In 2020, the citizens of Oregon voted in favor of Ballot Measure 110 which would decriminalize the possession and ultimately the use of hard drugs, The Blaze reports.
The resulting legislation, which came into effect in February 2021, could still result in people caught with hard drugs deemed for personal use facing a potential fine of $100.
So, how have things fared in Oregon since the passing of the legislation?
The Blaze reports:
The Daily Mail reported that Ballot Measure 110 has largely had an inverse effect and has led not to more people seeking treatment but to more drug-related deaths and the proliferation of hard drug use throughout Oregonian communities.
Republican state official Lily Morgan said, “We have overdoses increasing at drastic rates.”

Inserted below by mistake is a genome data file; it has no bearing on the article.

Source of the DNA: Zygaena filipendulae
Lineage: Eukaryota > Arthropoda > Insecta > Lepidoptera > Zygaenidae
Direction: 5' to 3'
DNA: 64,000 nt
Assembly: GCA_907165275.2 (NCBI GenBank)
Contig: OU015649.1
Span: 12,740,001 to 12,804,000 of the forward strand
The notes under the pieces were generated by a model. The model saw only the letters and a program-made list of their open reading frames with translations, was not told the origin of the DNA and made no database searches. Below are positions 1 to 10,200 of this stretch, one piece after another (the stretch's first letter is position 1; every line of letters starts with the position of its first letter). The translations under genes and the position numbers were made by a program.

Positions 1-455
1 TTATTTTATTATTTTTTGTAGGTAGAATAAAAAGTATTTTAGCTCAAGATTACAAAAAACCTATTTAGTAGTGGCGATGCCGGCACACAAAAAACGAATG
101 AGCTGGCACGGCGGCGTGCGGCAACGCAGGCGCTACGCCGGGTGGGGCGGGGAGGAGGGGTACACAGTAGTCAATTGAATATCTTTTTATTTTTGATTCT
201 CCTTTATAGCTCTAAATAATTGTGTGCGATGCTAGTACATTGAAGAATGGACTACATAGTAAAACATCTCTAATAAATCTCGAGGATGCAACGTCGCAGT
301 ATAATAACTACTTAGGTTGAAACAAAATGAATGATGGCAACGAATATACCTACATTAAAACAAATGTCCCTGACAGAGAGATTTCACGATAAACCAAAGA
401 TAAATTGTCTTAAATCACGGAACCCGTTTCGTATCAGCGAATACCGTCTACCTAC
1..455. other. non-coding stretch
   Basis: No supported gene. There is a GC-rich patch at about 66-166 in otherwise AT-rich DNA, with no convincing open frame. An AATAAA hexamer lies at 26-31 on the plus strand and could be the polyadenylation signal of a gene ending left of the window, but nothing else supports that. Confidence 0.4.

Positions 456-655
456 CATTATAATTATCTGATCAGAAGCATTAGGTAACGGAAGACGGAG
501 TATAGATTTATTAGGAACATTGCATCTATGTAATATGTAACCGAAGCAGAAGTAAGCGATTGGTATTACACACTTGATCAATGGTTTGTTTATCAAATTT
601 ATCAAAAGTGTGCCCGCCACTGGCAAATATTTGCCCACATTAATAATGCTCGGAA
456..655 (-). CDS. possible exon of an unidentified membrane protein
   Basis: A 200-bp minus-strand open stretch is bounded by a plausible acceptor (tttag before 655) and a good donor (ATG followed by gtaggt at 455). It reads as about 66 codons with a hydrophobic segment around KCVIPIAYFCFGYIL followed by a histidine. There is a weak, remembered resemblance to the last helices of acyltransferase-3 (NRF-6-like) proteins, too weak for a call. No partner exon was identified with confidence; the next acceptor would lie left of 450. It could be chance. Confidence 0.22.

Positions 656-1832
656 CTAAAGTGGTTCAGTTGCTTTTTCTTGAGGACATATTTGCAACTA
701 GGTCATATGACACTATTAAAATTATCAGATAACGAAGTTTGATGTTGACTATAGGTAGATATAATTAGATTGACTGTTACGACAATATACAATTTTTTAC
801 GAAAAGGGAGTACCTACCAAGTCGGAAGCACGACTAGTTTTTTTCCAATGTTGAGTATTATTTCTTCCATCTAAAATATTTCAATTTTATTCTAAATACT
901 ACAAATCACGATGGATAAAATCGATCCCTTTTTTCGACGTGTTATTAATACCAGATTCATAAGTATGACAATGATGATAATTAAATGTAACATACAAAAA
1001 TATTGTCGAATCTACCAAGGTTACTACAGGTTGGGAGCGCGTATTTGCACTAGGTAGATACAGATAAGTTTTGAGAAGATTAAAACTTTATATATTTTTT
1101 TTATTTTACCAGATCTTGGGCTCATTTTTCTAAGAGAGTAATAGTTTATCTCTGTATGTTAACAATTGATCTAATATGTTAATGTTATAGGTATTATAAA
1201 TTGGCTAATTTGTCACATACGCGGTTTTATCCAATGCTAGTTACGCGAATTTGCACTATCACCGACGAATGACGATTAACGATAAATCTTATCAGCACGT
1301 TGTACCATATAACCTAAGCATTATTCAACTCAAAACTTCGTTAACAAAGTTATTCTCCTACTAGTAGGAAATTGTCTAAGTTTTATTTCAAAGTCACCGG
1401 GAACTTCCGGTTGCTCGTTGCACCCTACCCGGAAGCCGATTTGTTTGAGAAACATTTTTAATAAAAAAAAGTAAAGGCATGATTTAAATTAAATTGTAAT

Morgan said, “In my community, [there has been] a 700% increase in overdoses and a 120% increase in deaths.”
Even Oregon’s Secretary of State, Shemia Fagan, who originally applauded the legislation claiming it would improve people’s lives, has admitted things have gotten worse.
“When the voters of Oregon passed Measure 110, we did so because it was a change of policy in Oregon to improve the lives of people, to improve our communities,” Fagan said. “And in the years since, we haven’t seen that play out.”
“Instead, in many communities in Oregon, we’ve seen the problem with drug addiction get worse,” Fagan added.